Trump’s recently announced strategy – a reversal of his 2016 campaign position – includes an open-ended and unspecified increase in ground troops in the middle eastern nation, where America has spent the last sixteen years fighting a “War on Terror.”
“We will fight to win,” Trump said in unveiling his approach. “From now on, victory will have a clear definition, attacking our enemies, obliterating ISIS, crushing al Qaeda, preventing the Taliban from taking over Afghanistan and stopping mass terror attacks against America before they emerge.”
Trump’s strategy differs from his predecessors in that he will no longer discuss the number of “boots on the ground” in Afghanistan – nor will he signal the launch of American offensives.
“I will not say when we will attack, but attack we will,” Trump said.
Norman apparently liked what he heard from the president.
“I fully support President Trump’s strategy for gaining stability in Afghanistan and keeping America safe,” Norman said in a statement. “Our enemies should never know our strategic plans. Conditions on the ground and expertise of our military leaders must determine our defense strategy, not arbitrary and public deadlines.”
Norman added that Trump and U.S. defense secretary Jim Mattis “have my full confidence in their capability of implementing a smart and effective plan to win in Afghanistan.”
“The President’s plan will ensure that terrorists will never use Afghanistan as a haven to attack United States soil again,” Norman added.
There are currently around 8,400 U.S. troops stationed in Afghanistan. Another 26,000 private sector “contractors” are fighting there, too. Trump’s commanders have sought another 3,000 – 5,000 ground troops, although it’s not immediately clear if this is the number of additional “boots on the ground” authorized for the war effort.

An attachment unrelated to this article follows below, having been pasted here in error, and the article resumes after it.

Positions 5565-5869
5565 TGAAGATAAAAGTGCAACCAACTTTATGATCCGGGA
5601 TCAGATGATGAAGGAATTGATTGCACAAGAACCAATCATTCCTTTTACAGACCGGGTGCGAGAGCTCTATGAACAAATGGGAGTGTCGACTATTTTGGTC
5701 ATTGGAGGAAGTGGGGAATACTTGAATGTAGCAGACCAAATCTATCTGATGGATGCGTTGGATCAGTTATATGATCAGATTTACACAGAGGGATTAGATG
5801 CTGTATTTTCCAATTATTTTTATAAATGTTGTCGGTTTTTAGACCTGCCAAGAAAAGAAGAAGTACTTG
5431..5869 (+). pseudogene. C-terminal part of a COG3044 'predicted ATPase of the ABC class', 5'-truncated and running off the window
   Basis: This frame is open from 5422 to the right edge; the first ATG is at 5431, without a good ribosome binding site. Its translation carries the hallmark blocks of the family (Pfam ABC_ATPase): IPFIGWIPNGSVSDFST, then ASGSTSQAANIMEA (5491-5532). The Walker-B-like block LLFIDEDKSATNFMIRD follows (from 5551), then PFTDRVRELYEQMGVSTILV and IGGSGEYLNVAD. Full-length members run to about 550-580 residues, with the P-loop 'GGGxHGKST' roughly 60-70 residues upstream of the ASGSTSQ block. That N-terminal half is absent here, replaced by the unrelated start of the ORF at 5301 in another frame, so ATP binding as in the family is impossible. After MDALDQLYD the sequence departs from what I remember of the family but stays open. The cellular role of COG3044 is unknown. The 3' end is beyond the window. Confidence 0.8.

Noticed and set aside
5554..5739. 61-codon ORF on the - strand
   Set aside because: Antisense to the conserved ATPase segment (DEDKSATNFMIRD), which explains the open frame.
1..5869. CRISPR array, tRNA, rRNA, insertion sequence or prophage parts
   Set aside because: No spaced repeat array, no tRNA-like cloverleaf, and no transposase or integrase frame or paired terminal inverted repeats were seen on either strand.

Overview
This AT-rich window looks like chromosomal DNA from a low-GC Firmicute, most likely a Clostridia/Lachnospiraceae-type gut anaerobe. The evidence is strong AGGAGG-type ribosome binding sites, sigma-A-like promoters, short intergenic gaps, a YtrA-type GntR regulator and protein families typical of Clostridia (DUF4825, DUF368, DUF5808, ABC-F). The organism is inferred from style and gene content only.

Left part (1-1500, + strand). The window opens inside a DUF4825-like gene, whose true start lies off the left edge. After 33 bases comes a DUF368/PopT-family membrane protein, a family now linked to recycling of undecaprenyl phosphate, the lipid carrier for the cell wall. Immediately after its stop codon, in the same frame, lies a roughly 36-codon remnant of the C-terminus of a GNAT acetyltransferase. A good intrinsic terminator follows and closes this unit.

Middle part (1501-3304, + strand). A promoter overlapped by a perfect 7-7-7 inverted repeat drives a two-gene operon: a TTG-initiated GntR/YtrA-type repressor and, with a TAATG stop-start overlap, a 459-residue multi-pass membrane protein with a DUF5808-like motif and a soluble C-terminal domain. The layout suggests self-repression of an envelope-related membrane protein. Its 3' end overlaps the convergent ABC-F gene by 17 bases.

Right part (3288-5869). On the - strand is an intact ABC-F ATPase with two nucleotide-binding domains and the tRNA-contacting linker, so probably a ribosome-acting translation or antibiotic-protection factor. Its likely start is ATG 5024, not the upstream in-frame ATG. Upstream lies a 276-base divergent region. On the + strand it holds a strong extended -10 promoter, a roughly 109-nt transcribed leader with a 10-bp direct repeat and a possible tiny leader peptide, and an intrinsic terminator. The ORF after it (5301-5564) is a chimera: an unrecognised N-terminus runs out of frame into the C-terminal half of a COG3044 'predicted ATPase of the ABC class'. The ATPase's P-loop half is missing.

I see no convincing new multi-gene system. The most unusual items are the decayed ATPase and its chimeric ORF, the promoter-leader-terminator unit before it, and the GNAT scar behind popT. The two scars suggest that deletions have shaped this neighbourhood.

We’re sure someone will leak that information soon …
Will the “Trump surge” if Afghanistan work?
The first Afghan surge – which took place in 2010 under former U.S. president Barack Obama – elevated troop levels in the country to more than 100,000. That costly infusion included approximately 20,000 combat troops assigned to the Helmand Province, which is infested with fighters loyal to the Taliban – the Sunni Islamic fundamentalist movement that ruled this country prior to a U.S.-led invasion that began in October 2001.
This website has consistently rejected American intervention abroad – especially as it relates to failed occupations in Iraq and Afghanistan.
“America should have never gotten into either of these wars,” we wrote way back in 2012. “There was never a compelling national interest to do so, just a loosely defined desire to wage ‘War on Terror.’ And assuming you’re naive enough to believe that there was some sort of compelling national interest justifying our involvement in Afghanistan or Iraq, then at the very least we should have entered into each conflict with clear objectives, a timetable for achieving them and an exit strategy. As it stands now we’re just being bled dry … literally and in the wallet.”
As of this writing, 2,403 Americans have been killed in action in Afghanistan – most of them during the failed Obama surge. Another 4,523 have been killed in action in Iraq.
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